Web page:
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BLOOMINGTON, Ind. — Trace McSorley had just done what he’s going to do, no matter what.

He looked down the field.

He stepped into a throw.

He launched it. To streaking wide receiver Saeed Blacknall, the Indiana defender bearing down at him and preparing to deliver a crushing hit designed to make a sophomore quarterback think twice before ever delivering a pass again be damned.

Blacknall caught that throw, a 43-yard gain that led to a touchdown that helped Penn State begin the process of chipping away at a 10-point Hoosiers lead with just 16:09 to play in a bruising game at Memorial Stadium.

It can be argued, though, the yardage won’t stand as the most important part of that play.

Man, did McSorley take some hits Saturday. In the first quarter, hard-nosed Indiana defensive tackle Jacob Robinson shoved right guard Connor McGovern hard into McSorley’s prone body, causing an ankle injury that sapped his mobility. It made the normally nimble Nittany Lions quarterback a sitting duck, either in essence or by design, for the rest of the day.

"Hell no" moment: But that last hit buckled him. He stood in the middle of the field, hunched over. He’d later admit that, after he caught the breath that had been knocked out of him, he felt close to vomiting. Head coach James Franklin noticed and waved in from the sidelines, urging him to fall to a knee while the rest of his teammates ran up to greet Blacknall, so the Nittany Lions could get backup Tommy Stevens into the game. Referee Mike Cannon, sensing McSorley may have taken one hit too many in a game of big hits, sprinted over to him and asked if he needed a break.

“And (McSorley) said, ‘Hell no,’” tight end Mike Gesicki said.

Marcus Allen’s blocked field goal that sparked the upset of Ohio State in October may be the moment that fans will see on Penn State’s team posters or the cover of its media guide next season. But that moment — “Hell no” — might be the one that best characterizes this team and how it has been able to come so far, so fast.

It’s simply not settling for anything less anymore.

Lions overcome miscues: Penn State gave up too many big plays. It squandered too many can’t-miss opportunities. It played poorly on special teams. It turned the ball over a few times for the first time win what seems like forever. It ventured into the latter stages of the third quarter with a 10-point deficit, nothing working on offense, and facing a Hoosiers team desperate to garner bowl eligibility and knock off a top-10 team. This could have been a program defining game for them, too.

But Penn State won, anyway. It scored 31 points in the final 16:09 of the game. McSorley threw the touchdown pass to Chris Godwin that got the Nittany Lions within a field goal of the tie, and after he took that vicious hit, he completed 5 of 7 throws for 140 yards.

“That,” Gesicki said, “just shows that we have tremendous leadership, especially coming from the quarterback.

“It starts with him. It ends with him.”

Taking on McSorley's demeanor: When a program has a quarterback in which it truly believes, there always seems to be something extra in that team. It’s collapse-resistant. It doesn’t panic, ever. It just keeps coming at you. In its last six games, Penn State has taken on McSorley’s demeanor. Three times in that stretch, it has come from behind to win despite double-digit deficits in the second half. And it has won those games different ways: With long throws against Minnesota. With special teams heroics against the Buckeyes. And against the Hoosiers, with guts.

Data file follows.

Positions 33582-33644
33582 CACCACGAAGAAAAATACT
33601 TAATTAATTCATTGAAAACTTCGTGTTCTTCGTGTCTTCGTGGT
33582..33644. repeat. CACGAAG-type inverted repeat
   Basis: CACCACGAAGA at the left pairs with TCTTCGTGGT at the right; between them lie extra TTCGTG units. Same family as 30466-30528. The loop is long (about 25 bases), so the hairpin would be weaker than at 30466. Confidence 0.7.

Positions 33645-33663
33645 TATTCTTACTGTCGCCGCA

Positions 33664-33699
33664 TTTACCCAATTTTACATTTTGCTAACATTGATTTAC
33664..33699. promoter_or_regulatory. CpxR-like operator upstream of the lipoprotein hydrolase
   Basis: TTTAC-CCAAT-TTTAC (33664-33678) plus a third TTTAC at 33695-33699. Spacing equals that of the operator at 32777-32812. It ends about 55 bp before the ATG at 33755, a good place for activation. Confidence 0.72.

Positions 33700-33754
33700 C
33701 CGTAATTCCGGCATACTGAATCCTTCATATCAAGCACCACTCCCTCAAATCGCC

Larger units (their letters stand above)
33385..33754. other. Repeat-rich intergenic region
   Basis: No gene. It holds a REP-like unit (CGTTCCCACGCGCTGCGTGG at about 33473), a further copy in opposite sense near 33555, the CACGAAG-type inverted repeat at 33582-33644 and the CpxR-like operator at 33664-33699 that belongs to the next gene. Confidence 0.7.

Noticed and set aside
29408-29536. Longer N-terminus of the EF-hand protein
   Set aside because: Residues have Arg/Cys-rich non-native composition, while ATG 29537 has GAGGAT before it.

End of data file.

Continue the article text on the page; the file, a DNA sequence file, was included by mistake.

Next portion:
“This team works so hard. I’m playing for my brothers. Everyone is fighting through something,” McSorley said. “I’m not going to take myself out for something like that. It’s football. You’ve got to grind through these things, and these things happen.”

Listen to the amount of players after the game who said they weren’t surprised by the fact this team turned a 10-point deficit into a 14-point win in a matter of about 16 minutes, and what’s striking is that they don’t seem merely to be pitching a company line. They mean it. It’s a sign that this team’s development from a Big Ten also-ran to a top-10 ranking is not just spurred by talent shining through.

It’s an attitude coming together, as well.

A different era: The days when sanctions or youth or coaching transitions were acceptable reasons to accept defeat are over. Gesicki said as much. Two seasons ago, then-quarterback Christian Hackenberg, like McSorley a sophomore at the time, often was criticized for his actions on the sideline after things didn’t go the offense’s way on the field. Yelling at coaches. Spiking his helmet. Obvious signs of frustration that, to his credit, he largely eliminated as a junior.

McSorley doesn’t show those tendencies now, though. He’s business as usual, every snap, whether he throws a touchdown pass, runs for a first down, fires an interception or is drilled by a charging linebacker, and players tend to play with the attitude of their quarterback. In 2012, the Nittany Lions were fearless on offense, because Matt McGloin was fearless. In 2013, the Nittany Lions were a confident offense, because Hackenberg was a confident quarterback. This season, they’re an unshakable offense, because McSorley has been unshakable.

“He’s a tough sucker, he really is,” head coach James Franklin said. “He is smart. He is resilient. He is a playmaker. And guys believe in him. They really do.”

After he clawed his way through it all, after he led his team to a win satisfying not because it was effortless but because it was anything but, McSorley limped into the media room as he limped around the field for most of the afternoon, sat in front of the media practically covered in ice.

So, he was asked, how are you feeling after all of that?

“Better than ever,” he said.

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